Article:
Credit: Laura Corley / The Macon Newsroom
‘I hate to look.’ Deadly stretch of Macon road lacks crosswalk, stoplight as pedestrians keep dying
Imogene Patterson peers through the blinds in her office on a recent Friday, watching the trucks and cars speeding along the five-lane highway in front of the hotel she manages.
Throughout each day, she sees guests crossing U.S. 41 on foot, or in a wheelchair, to get to the Circle K convenience store– the closest place to buy a loaf of bread, a pizza or a fountain drink.
“I hate to look out the window,” Patterson said standing at the check-in desk inside the Economy Hotel on Pio Nono Avenue. “You just hold your breath. You really, really do.”
Five people have been hit by cars and killed in the past six years on a 500-feet stretch of Pio Nono between Glendale Avenue and Dewey Streets, just south of the exit and entrance ramps for Interstate 75.
There is no crosswalk, no stoplight and the speed limit is 50 mph.
The latest death occurred days earlier on Feb. 7. Betty Jackson was hit by a car and killed at Dewey Street. The late 56-year-old had recently checked back into the hotel with her husband, Patterson said.
“She’s a repeat guest and it was sad to lose her that way,” Patterson said.
A 73-year-old woman at the wheel of a Toyota 4-runner hit Jackson about 8 p.m. Jackson died at a Macon hospital.
The five deaths, including Jackson, each occurred in the dark hours after sunset and before sunrise.
In addition to Jackson, two of the others killed there also were guests at the 110-room hotel, which Patterson said is regularly booked at capacity.
A cross propped up on a cement block is adorned with fake red flowers outside Rutherford Trophies next door to the hotel. The roadside memorial is not far from where 64-year-old Johnny Arnold Sr. was hit by a car in October 2020. Arnold also was a hotel guest.
“It’s really, really sad to keep losing clientele,” Patterson said. “The traffic does not slow down. … We really need a crosswalk for the safety of the pedestrians here.”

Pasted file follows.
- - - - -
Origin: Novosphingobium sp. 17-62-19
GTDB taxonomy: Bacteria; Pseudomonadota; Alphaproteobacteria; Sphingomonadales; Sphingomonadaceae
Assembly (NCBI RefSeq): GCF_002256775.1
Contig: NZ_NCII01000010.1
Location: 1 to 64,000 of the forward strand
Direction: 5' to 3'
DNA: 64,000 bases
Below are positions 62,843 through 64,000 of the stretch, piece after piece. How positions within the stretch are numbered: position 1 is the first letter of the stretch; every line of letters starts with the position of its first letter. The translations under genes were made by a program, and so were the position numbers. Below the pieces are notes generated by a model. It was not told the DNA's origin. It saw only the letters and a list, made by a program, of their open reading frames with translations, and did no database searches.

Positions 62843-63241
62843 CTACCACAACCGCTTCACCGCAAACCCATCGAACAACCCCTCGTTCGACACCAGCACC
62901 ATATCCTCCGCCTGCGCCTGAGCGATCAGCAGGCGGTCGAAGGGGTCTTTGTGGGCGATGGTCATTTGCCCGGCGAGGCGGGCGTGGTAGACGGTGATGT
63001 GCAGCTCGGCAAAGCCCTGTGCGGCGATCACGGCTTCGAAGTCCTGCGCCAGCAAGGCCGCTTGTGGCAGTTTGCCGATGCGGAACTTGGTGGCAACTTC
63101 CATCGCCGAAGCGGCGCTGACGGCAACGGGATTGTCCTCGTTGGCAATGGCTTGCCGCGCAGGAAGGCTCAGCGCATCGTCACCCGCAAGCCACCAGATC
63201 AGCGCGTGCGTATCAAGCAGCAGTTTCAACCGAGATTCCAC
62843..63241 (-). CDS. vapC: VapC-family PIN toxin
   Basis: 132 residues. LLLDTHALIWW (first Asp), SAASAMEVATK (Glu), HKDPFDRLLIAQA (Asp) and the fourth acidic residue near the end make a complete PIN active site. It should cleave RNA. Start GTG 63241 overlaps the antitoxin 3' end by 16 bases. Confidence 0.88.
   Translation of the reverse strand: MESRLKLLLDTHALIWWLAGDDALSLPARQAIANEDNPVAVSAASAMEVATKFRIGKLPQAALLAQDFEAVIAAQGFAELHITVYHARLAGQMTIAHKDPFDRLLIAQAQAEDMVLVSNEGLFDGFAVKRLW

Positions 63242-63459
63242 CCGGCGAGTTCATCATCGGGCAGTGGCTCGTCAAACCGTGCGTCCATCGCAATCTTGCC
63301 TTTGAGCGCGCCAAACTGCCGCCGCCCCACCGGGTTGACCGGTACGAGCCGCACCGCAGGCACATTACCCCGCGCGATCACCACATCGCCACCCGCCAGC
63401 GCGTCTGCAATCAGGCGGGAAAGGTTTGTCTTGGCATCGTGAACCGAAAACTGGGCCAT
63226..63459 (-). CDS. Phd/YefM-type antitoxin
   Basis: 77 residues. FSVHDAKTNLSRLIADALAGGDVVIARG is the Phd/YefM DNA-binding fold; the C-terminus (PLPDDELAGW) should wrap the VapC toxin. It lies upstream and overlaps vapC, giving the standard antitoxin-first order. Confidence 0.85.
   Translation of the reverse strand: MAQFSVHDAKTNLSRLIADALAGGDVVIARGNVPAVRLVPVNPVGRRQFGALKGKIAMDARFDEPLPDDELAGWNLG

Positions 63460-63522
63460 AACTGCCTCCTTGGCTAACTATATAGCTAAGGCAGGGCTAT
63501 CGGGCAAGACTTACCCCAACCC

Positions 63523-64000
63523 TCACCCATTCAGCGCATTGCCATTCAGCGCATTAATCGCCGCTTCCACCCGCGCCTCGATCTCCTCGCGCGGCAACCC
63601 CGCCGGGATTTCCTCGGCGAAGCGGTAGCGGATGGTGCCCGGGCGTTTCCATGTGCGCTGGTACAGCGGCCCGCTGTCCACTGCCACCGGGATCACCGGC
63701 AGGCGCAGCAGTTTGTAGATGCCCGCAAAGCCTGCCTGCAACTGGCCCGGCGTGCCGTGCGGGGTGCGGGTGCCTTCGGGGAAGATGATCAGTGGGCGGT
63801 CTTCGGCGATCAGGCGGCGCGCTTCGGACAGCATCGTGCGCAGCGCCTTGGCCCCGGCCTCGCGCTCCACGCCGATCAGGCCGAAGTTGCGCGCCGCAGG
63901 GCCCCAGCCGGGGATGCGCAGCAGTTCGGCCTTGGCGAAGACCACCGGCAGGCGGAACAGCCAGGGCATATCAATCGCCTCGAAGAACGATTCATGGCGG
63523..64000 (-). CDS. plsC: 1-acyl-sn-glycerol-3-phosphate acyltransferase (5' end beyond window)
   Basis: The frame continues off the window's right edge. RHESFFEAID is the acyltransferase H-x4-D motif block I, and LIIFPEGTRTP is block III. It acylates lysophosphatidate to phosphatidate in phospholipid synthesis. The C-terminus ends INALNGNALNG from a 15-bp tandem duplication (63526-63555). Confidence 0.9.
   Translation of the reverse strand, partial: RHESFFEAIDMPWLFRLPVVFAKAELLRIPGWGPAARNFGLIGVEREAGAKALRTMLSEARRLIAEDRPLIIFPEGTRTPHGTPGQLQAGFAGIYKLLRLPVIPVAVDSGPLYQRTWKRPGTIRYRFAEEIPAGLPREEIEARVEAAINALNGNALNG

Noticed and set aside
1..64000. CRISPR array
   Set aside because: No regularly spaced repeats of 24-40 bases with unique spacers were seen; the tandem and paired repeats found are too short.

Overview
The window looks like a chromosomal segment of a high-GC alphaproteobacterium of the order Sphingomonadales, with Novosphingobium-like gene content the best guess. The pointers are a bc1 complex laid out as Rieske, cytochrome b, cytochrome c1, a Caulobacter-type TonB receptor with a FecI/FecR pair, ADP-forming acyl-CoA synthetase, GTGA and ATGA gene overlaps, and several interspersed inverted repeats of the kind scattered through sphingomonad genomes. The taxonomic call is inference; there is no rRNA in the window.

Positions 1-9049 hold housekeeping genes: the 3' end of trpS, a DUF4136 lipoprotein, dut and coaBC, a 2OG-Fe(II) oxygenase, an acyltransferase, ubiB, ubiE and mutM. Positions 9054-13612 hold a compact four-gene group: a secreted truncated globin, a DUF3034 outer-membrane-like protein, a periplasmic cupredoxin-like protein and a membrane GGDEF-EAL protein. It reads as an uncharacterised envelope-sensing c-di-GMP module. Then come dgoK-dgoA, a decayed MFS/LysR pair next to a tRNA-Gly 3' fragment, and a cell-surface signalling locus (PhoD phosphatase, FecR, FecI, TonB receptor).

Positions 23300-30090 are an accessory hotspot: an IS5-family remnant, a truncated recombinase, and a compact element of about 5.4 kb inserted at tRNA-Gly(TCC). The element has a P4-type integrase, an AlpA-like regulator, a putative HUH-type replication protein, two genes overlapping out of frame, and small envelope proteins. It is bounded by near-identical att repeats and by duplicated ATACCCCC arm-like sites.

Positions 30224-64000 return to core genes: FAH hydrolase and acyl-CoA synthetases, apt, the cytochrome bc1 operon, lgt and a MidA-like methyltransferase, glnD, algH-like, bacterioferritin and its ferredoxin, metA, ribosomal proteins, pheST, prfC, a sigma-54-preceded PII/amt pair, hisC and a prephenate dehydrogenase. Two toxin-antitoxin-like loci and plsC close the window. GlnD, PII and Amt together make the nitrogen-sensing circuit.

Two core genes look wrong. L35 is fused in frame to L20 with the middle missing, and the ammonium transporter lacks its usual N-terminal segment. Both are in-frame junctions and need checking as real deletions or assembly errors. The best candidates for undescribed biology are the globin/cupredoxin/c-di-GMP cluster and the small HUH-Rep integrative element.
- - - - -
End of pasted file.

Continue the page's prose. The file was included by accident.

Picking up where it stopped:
Lowering the speed limit, adding a stoplight or a button-activated crosswalk could help prevent future deaths, Patterson said.
Pio Nono Avenue is both a state road, Ga. 247, and federal road, U.S. 41.
The Macon-Bibb County government would need the Georgia Department of Transportation’s attention, permission and cooperation to make changes to the road including safety improvements. Working through the bureaucratic process to determine what those improvements would be and which entity would pay for them can take years.
Bill Fuson moved from the now-demolished Magnolia Court to the hotel last April.
“I mean, you try to get across that road, you cannot make it without risking your life,” Fuson said. “It’s simple. Just put a stoplight there where somebody can punch a button and stop the traffic. I don’t know why they don’t do it.”
Fuson said he walks a lot because he doesn’t have a car and the taxi service is pricey. He relies on friends for rides and seldom has to cross Pio Nono.
“If I have to go somewhere, I’ll go to Piggly Wiggly down here. That’s on this side,” he said.
Though the hotel is home for many of its guests, the only cooking appliance allowed is a microwave. A Bojangle’s across the street closed more than a month ago, but JJ’s Fish is open down the road from the hotel.
Steven Howard said options for a hot meal nearby are limited, so he sometimes crosses Pio Nono to get a pizza or a donut from Circle K. Howard checked into the hotel last June and has since taken note of how dangerous the road is.
“I think they need to drop the speed limit down to about 40 and have a little police presence out here,” Howard said, adding that the nearest crosswalk is more than a half-mile north of the hotel near Roses Discount Store. “There’s people getting killed left and right and hit left and right on this road.”